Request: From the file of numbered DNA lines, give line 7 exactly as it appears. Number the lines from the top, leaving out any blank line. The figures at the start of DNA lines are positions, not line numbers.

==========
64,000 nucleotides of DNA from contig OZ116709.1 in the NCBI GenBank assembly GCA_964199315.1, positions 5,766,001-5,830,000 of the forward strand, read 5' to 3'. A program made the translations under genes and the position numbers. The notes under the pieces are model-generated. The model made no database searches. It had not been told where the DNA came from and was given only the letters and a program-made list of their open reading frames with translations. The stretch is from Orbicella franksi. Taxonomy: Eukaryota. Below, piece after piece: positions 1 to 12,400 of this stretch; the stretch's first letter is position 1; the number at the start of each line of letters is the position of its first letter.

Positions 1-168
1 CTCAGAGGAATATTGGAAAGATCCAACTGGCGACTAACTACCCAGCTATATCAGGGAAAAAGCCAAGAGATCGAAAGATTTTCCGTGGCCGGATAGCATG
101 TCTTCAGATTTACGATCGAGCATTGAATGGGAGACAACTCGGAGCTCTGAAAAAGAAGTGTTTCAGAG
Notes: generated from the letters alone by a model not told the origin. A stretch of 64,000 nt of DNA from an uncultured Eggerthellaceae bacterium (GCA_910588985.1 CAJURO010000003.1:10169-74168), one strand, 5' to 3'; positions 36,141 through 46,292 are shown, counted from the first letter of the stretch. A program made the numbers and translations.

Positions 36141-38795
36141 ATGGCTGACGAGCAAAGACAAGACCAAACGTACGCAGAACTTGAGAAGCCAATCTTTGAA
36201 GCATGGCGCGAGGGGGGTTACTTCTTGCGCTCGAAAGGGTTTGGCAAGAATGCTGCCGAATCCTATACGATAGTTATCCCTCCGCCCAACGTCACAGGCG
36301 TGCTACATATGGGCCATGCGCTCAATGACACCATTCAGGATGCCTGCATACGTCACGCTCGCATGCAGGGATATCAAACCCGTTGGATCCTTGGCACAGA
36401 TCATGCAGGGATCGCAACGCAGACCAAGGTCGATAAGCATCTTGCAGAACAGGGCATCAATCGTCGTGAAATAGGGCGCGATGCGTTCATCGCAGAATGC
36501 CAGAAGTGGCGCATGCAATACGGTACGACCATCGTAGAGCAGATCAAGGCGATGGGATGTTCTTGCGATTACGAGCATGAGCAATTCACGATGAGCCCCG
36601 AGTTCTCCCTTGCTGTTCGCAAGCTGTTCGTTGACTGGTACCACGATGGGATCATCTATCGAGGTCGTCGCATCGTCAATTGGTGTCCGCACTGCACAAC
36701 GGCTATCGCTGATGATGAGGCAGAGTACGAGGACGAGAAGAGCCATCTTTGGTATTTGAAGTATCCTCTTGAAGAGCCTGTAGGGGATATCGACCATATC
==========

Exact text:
36141 ATGGCTGACGAGCAAAGACAAGACCAAACGTACGCAGAACTTGAGAAGCCAATCTTTGAA